UNITED KINGDOM (OBSERVATORY) – British Prime Minister Theresa May summoned her senior ministers to a special cabinet meeting on Thursday to discuss joining the United States and France in possible military action against Syria over an alleged chemical attack on civilians.
After US President Donald Trump warned Russia on Wednesday of imminent military action in Syria, he said on Thursday a possible military strike against Syria “may be very close and may not be.”
Russia has warned the West against attacking its Syrian ally, President Bashar al-Assad, which is also backed by Iran and said there was no evidence of a chemical attack in the Syrian city of Damascus near Damascus.
May summoned ministers from the Easter holiday to attend a special cabinet meeting at Downing Street on Thursday at 3:30 pm (1430 GMT) to discuss Britain’s response to what it called a brutal attack that could not go unanswered.
“There is no decision so far,” David Davies, Britain’s minister for British withdrawal, said. The government will meet at 1530 (British time) to discuss the matter.”
“The situation in Syria is terrible. The use of chemical weapons is something that the world must prevent. But the circumstance is also very delicate and we have to make this decision on a deliberate basis.”
The escalation of tension over the Duma attack highlights the volatility of the Syrian civil war, which began with anti-Assad protests in March 2011 but turned into a proxy war involving global and regional forces and a complex group of armed factions.
The Syrian opposition Army of Islam was the first to speak of the attack on Saturday. It is planned that inspectors from the Organization for the Prohibition of Chemical Weapons will investigate the incident.
A confrontation between Washington and Moscow?
The British Broadcasting Corporation (BBC) said May was ready to take the decision to participate in the move led by the United States without the request of the prior approval of parliament. Downing Street spokesmen repeatedly declined to comment on the report.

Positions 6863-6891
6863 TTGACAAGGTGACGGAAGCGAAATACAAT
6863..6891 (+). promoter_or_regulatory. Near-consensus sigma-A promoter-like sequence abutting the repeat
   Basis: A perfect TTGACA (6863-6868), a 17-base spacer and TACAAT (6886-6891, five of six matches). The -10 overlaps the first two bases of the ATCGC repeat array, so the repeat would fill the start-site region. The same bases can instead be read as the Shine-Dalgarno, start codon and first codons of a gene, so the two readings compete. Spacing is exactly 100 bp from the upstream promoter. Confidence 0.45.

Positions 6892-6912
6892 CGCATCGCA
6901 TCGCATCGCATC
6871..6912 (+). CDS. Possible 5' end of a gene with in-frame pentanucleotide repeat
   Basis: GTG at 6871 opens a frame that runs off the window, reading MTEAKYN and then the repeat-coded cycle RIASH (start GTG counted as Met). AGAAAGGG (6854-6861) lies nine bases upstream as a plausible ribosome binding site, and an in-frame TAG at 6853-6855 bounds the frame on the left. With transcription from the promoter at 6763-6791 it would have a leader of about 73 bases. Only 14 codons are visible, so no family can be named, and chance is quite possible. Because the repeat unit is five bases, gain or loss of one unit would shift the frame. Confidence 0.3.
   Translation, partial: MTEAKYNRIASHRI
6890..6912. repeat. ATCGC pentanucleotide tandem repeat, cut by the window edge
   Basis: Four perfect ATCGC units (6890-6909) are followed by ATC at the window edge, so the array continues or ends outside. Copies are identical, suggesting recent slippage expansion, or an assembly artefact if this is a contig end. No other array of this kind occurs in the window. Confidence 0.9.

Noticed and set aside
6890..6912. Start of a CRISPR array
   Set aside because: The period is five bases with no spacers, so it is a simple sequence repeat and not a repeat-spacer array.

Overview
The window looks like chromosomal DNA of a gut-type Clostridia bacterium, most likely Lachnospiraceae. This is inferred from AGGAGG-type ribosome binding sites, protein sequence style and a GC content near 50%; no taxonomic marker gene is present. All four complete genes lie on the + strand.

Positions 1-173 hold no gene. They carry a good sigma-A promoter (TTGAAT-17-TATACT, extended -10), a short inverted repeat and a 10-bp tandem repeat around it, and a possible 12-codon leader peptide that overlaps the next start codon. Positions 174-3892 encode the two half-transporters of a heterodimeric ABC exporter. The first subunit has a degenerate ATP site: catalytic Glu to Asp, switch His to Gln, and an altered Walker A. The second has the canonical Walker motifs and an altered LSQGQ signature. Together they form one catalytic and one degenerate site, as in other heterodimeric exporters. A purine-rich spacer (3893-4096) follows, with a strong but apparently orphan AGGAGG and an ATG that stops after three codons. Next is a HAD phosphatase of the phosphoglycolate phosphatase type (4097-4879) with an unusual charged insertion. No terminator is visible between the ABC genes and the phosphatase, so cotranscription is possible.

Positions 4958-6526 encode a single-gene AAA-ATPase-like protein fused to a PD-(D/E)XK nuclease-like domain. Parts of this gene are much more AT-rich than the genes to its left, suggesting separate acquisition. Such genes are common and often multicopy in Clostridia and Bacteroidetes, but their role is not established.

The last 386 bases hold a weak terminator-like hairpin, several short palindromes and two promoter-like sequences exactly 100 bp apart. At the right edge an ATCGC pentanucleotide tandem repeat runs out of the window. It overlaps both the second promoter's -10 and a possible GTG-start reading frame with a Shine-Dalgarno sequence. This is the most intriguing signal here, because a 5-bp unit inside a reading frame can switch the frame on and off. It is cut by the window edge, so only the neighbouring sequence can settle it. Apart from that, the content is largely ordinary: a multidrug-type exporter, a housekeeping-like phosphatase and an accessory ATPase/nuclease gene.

“The chemical attack on Saturday in Duma, Syria, is shocking and brutal,” Mai told reporters on Wednesday. All indications are that the Syrian regime is responsible.”
May is not bound by parliament’s approval but there is a constitutional agreement that is not binding on parliament since the 2003 vote to join the US invasion of Iraq.
This agreement was later committed to military deployment in Libya and Iraq. Many legislators and British voters are skeptical about involvement in the Syrian war.
Opposition Labor Party leader Jeremy Corbin said the parliament must be consulted before May agreed to any military action.
“Imagine the scenario if a US missile drops a Russian plane or vice versa,” Corbin said. “How will we act?”
A poll by the YouGov Foundation published on Thursday showed only one in five British voters supported a missile strike on Syria. The survey said 43 percent of voters opposed such a strike, while 34 percent said they did not know what to do.
Britain is launching air strikes in Syria from its military base in Cyprus, but only targets the organization of an Islamic state.
The parliament voted to reject Britain’s participation in military action against the Assad government in 2013, causing embarrassment to David Cameron, the former British prime minister. This decision deterred the administration of former US President Barack Obama for military action.
Plans by British leaders to join the wars have been complicated in recent years by Britain’s decision to participate in the 2003 invasion of Iraq after it confirmed Saddam Hussein’s possession of weapons of mass destruction, a claim later found to be wrong.
But less than a year before Britain pulled out of the European Union, May wanted to strengthen its “special relationship” with the United States by broad-based free trade agreement that would help contain the consequences of London’s exit from the bloc.